- Every rape victim should have the choice of a male or female forensic physician for their medical examination. The Stern Review also supports the view that responsibility for forensic medical services should be transferred from the police to the NHS and endorses the view of Sir George Alberti that forensic physicians should also have better training, be part of the new NHS clinical governance framework and be commissioned in higher numbers. (Ch 2)
- In 2003 the government introduced ‘Achieving Best Evidence’ interviews which allowed victims of serious crime to give evidence via video. But recordings can be badly filmed and officers trained to interview children use the same technique with adults. There are strong views that this practice is a big hindrance to effective trials and action must be taken. This practice should be reviewed and a solution found that preserves the benefits for the victim but is more effective in the courtroom. (Ch 2)
- The Criminal Injuries Compensation Authority should reconsider its eligibility requirements with the aim of providing clear guidance to case officers that rape victims should not normally get less compensation if they have a previous unspent conviction or if they have not reported the rape immediately (Ch 4)
- There are misunderstandings amongst the public about the current law on rape. The basic elements of the Sexual Offences Act 2003 should be given more publicity and information in simple language should be made available to young people and those who work them. (Ch 1)
Independent crossbench peer Baroness Stern said: “Much has changed for the better for rape victims in recent years. Attitudes have improved and new policies and practices have been introduced. But in some places there are failures in the implementation of these policies so much of my review focuses on turning policy into action on the ground.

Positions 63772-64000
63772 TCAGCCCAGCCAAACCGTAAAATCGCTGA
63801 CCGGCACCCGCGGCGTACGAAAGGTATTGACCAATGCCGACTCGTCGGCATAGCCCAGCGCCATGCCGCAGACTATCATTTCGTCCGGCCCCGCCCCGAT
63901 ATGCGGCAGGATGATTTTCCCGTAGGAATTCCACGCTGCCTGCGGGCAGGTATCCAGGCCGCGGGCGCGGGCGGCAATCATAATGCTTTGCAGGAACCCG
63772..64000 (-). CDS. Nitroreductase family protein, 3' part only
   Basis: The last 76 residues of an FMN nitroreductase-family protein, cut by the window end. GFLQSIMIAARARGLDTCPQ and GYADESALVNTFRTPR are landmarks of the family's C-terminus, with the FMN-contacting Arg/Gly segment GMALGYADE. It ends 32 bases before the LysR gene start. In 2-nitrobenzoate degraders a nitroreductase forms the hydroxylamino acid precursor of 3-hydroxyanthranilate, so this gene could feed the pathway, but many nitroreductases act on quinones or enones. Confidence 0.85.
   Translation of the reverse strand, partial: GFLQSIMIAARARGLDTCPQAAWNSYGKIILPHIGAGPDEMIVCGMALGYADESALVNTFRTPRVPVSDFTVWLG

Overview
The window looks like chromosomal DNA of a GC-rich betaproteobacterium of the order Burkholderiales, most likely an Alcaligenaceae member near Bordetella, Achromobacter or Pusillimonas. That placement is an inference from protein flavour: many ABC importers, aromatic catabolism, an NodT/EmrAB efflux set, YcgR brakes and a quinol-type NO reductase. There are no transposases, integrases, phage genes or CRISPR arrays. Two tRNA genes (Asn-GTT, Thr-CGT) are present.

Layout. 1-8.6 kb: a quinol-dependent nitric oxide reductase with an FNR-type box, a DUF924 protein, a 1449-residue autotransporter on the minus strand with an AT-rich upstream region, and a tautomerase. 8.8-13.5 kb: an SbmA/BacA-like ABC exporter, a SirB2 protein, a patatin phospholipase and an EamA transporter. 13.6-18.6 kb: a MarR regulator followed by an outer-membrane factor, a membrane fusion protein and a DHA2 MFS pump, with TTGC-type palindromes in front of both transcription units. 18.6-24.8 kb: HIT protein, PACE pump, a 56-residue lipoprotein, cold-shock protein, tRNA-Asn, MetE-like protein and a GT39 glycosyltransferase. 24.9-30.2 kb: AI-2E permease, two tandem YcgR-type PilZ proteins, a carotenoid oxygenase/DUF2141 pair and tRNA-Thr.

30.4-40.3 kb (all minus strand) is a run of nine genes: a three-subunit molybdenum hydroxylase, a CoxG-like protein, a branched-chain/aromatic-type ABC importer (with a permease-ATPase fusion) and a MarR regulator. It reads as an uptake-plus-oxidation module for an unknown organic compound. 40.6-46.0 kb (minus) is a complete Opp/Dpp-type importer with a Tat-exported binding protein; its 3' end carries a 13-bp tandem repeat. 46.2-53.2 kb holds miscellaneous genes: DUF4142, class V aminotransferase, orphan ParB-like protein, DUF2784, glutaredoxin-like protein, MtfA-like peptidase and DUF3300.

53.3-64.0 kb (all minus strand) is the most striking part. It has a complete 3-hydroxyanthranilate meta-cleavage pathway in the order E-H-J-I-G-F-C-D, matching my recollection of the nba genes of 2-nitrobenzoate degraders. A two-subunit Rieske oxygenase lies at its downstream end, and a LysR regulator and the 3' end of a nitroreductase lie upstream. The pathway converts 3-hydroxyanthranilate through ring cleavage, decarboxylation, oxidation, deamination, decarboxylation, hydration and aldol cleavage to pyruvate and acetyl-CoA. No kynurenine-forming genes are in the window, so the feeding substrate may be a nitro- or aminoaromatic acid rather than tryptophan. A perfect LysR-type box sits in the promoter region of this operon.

“During my review I came across many examples of the very best practice – what we need is for this best practice to be found everywhere so that every man or woman who reports a rape is properly supported.
“We must also take a broader approach to measuring success in dealing with rape; a unique and very difficult crime to deal with. The conviction rate has taken over the debate to the detriment of other important outcomes for victims. Prosecuting and convicting is of course important but my view is that support and care for victims should be as high a priority. The obligations the state has to those who have suffered a violent crime, and a crime that strikes at the whole concept of human dignity and bodily integrity, are much wider than working for the conviction of a perpetrator.”
For a copy of the Stern Review report, relevant images or to bid for an interview with Baroness Stern please call 020 7478 7807 or email email@example.com
Notes to editors
* Indicates in which chapter in the review the recommendation may be found
The report is available on the Government Equalities Office website: